Goal assesses how the Blues' marquee summer signings could affect their starting XI in the latest installment of our series looking at the Premier League's top six sides
By Liam Twomey
After a year spent managing expectations, Jose Mourinho is talking big again. "My club did a fantastic job, not just because of what we bought, but because we did it in almost record time," he enthused on Saturday, when it was officially announced that Filipe Luis would be joining Cesc Fabregas and Diego Costa as marquee signings at Chelsea this season.
"We got exactly what we need and what we want. The squad is one which I like very much and I look forward to starting the season." Mourinho finally feels as if he has a team he can mould into his own image and it is easy to see why.
In Luis and returning loanee Thibaut Courtois he has bolstered what was already the most formidable defence in England last season with two key members of the tightest backline in Spain. Cesc Fabregas remains one of the most consistently effective playmakers in the world, and Diego Costa is a powerhouse of a centre-forward who scored 35 goals last term. Mourinho can no longer dismiss Chelsea as the “little horse” in any Premier League title race. His team is a thoroughbred stallion.
Courtois is expected to begin the season as No.1 goalkeeper at Stamford Bridge – not because Petr Cech’s level has slipped, but because even at 22, the sensational Belgian is already too good to risk alienating with any more loan spells. He will need time to adjust to the Premier League and the defenders in front of him but his frame, agility and confident demeanour mark him out as a perfect fit for English football.
In Luis, Chelsea have finally acquired a natural replacement for Ashley Cole at left-back. Defensively diligent, athletic and comfortable on the ball – as well as naturally left-footed – the Brazilian should be just as reliable as Cesar Azpilicueta while carrying far more attacking threat. At right-back, this in turn will enable Mourinho to choose between the technique of Azpilicueta and the physicality of Branislav Ivanovic (among full-backs, only Bacary Sagna won more aerial duels in the Premier League last season) depending on the opponent, as well as deploying the Serb centrally with more ease if injury or suspension breaks up his first-choice pairing of Gary Cahill and John Terry.
The midfield situation is even more fluid. The expectation is that Mourinho will persist with the 4-2-3-1 he employed for the majority of last season, with Nemanja Matic breaking up play at the base and aiming to start Chelsea attacks with short, incisive passes. Fabregas might potentially partner him in this deeper position but Ramires, with his greater energy and tenacity at both ends of the pitch, is more likely to provide the “balance” the 'Special One' craves.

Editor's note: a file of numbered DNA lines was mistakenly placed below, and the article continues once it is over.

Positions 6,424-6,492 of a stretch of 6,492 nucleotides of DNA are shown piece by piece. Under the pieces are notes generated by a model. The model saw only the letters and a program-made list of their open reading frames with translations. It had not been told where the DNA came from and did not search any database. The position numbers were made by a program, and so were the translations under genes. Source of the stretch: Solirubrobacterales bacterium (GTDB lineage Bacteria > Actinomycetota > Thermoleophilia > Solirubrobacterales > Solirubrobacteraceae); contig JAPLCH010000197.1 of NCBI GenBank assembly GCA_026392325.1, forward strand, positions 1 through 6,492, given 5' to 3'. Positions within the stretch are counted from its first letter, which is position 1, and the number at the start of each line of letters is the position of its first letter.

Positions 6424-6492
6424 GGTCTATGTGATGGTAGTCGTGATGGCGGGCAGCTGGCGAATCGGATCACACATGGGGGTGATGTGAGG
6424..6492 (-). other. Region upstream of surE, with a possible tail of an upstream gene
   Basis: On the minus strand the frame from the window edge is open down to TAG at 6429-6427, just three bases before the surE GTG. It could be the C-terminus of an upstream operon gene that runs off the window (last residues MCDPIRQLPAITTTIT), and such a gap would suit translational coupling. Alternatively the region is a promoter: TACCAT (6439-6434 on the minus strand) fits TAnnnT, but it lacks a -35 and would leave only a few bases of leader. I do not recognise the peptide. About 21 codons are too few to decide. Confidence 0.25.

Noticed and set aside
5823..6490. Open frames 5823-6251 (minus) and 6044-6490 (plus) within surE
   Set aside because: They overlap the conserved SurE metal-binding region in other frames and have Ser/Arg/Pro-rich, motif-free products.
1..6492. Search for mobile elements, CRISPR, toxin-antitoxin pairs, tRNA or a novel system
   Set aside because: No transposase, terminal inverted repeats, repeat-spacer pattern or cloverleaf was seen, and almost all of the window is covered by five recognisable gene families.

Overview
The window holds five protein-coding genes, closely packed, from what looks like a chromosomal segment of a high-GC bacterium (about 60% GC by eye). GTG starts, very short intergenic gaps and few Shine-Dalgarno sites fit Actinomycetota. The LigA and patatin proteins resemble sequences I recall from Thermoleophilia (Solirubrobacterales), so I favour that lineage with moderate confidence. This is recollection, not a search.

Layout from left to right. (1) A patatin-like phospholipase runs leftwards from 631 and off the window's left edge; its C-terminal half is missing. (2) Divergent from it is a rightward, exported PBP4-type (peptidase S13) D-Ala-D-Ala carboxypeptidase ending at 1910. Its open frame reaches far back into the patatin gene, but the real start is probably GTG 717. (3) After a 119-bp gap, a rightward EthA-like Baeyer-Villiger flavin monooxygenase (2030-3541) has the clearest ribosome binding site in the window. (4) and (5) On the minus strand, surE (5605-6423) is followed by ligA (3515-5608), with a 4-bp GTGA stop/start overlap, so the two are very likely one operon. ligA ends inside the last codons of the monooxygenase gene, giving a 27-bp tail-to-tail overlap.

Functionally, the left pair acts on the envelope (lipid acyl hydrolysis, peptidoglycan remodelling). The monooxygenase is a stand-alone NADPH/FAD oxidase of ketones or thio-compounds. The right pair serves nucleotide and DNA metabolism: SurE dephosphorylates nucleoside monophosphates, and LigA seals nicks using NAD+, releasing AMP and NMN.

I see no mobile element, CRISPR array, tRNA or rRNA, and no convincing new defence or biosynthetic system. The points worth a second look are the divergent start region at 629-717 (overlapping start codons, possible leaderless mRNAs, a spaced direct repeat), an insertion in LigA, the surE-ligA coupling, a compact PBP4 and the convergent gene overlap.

With Oscar drawing criticism from Mourinho towards the end of last season and carrying his obvious fatigue into the World Cup, it is likely that Fabregas will at least begin the new campaign in his favoured No.10 role, flanked by Eden Hazard and Willian. But regardless of the position, adding the player who got more assists (13) and created more clear-cut chances from open play (27) than anyone else in Europe’s top five leagues last season to a team which already created more chances from open play (446) than any other in the Premier League last term is a truly frightening prospect.
There is also an outside possibility that, at least in the early days, Fabregas or even Hazard could play as a false nine – particularly if Costa takes time to regain full fitness following months of injury problems – but this is unlikely. Mourinho has always preferred his teams to play to a traditional striker, and it is clear that the plan is for this mouthwateringly creative midfield to provide the ammunition for Chelsea’s new £35m man.
Costa endured a torrid time after limping into this summer’s World Cup but, based on his sensational final season for Atletico, the Brazilian-born Spaniard should prove a considerable upgrade on any of Chelsea’s underwhelming striking options last term.
Mourinho’s men finished just four points behind eventual champions Manchester City last season despite scoring 31 fewer goals. Blanks against West Ham, Aston Villa and Crystal Palace in the second half of the campaign cost Chelsea a possible eight points alone, while Samuel Eto’o, Fernando Torres and Demba Ba scored just 19 Premier League goals between them.
The purchase of Costa is Chelsea’s biggest gamble of the summer, but also the one with the most potential to turn them into champions. The 25-year-old had a significantly better shot conversion rate (28.72 per cent) in La Liga last season than Eto’o (20.45%), Ba (18.52%) or Torres (13.51%), and Chelsea averaged more shots per game (18.2) than any other team in the Premier League.
Costa alone should be enough to turn Chelsea into a devastating attacking force, but if Romelu Lukaku sticks around and Didier Drogba returns to provide some wise counsel and even occasional impetus from the bench, the array of striking options at Stamford Bridge will be a match for any other in England. Mourinho is entitled to be confident.